Jonas, a twelve-year old, lives in a seemingly perfect futuristic world. His community protects him from all harm and in doing so has taken away his opportunity to make decisions. Will Jonas ever be able to make a choice on his own? This lesson is based on the award-winning book "The Giver" by Lois Lowery, [Houghton Mifflin, Co., 1993.]
Essential Dilemma Your students will consider the following questions: In deciding to secede from the Union in 1861, did the South violate its own self-interest and thus disprove the basic economic principle that people seek to further their self-interest in the decisions they make? To get at the question, each student will assume the role of an ardent secessionist. Acting in this role, the students will apply principles of economic reasoning and use a decision grid to weigh the benefits and costs of the South's effort to create a new nation in which slavery and state's rights would forever be guaranteed by law.
Credit cards are convenient, user friendly, and at times dangerous. In this lesson students learn the joys and dangers of using credit as they help Credit, the main character in this activity, solve her credit problems.
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This publication helps elementary students analyze energy and environment issues from an economics perspective.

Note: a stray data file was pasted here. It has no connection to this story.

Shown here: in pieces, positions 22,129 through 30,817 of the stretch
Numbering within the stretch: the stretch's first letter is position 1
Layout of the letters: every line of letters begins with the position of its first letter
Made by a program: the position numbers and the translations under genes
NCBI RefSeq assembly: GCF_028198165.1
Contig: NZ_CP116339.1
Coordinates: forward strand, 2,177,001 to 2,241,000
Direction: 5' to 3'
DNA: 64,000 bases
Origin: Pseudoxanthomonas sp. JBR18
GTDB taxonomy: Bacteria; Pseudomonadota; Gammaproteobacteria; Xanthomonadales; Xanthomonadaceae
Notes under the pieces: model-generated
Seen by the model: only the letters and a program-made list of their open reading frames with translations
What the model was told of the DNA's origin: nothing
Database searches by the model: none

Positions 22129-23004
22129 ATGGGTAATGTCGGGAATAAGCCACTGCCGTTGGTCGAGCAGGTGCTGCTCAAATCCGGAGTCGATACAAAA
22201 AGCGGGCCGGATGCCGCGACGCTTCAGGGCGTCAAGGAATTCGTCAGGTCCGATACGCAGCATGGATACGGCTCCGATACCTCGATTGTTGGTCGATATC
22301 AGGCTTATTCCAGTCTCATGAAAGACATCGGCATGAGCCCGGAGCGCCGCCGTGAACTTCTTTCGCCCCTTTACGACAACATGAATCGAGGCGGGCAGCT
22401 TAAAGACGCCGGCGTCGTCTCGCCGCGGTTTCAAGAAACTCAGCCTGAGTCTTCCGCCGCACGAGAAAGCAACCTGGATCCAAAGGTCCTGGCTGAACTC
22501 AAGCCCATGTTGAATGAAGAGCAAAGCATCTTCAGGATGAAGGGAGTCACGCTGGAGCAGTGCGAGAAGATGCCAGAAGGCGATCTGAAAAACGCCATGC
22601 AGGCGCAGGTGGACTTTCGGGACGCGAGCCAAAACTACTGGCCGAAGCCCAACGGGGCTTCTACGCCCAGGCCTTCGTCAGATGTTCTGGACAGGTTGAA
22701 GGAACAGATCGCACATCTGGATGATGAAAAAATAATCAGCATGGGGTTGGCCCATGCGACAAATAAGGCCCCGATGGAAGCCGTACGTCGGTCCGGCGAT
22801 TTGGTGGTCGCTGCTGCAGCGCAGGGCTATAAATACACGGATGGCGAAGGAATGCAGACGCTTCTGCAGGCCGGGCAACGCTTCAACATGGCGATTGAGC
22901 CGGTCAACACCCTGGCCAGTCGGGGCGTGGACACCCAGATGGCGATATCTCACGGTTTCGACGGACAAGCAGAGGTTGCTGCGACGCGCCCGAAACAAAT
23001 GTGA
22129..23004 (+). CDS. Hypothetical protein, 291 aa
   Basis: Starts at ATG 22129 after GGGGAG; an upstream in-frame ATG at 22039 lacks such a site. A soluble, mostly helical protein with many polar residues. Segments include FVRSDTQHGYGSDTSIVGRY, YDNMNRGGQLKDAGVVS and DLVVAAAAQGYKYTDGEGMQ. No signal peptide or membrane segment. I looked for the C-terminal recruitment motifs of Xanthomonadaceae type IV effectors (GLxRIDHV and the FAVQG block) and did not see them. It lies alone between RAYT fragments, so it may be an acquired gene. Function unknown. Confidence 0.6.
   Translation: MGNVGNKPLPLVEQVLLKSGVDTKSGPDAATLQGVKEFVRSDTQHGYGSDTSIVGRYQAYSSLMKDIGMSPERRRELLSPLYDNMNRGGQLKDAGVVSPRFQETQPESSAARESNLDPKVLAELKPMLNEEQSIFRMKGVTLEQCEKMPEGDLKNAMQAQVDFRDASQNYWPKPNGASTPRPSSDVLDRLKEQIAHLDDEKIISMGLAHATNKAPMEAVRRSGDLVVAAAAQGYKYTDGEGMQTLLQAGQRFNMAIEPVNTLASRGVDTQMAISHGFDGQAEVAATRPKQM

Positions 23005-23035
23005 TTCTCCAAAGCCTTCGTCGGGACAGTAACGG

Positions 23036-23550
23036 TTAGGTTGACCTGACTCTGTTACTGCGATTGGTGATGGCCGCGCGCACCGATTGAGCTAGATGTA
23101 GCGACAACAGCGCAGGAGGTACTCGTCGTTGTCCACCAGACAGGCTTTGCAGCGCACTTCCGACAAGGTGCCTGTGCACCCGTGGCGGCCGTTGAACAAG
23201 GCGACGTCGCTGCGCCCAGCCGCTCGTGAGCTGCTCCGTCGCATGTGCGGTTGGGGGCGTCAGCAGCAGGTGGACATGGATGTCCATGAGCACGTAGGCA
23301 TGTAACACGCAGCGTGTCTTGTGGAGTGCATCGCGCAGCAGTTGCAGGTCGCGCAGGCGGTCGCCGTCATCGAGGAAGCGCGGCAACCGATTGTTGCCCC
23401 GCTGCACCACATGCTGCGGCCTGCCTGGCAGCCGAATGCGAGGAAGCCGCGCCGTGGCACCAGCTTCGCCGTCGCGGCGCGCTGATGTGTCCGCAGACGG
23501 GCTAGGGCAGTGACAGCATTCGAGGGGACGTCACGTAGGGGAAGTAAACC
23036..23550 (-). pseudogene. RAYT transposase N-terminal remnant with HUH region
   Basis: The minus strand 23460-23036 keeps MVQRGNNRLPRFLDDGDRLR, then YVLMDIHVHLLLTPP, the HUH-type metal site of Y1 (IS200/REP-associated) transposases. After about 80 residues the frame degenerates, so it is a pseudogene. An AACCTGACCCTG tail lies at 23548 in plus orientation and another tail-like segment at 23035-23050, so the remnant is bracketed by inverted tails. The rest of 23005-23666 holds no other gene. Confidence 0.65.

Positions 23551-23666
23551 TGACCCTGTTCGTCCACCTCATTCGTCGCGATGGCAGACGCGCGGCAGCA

4 out of 10 lessons from this publication relate to this EconEdLink lesson.
This publication contains complete instructions for teaching the lessons in Choices and Changes, Grades 5-6. The Choices and Changes series is designed to help students understand how the U.S. economy works and their roles in the economy as consumers, savers and workers.
2 out of 15 lessons from this publication relate to this EconEdLink lesson.
This publication contain 16 lessons that introduce middle school students to the world of investing, its benefits and risks, and the critical role it plays in fostering capital formation and job creation in our free market system.
1 out of 16 lessons from this publication relate to this EconEdLink lesson.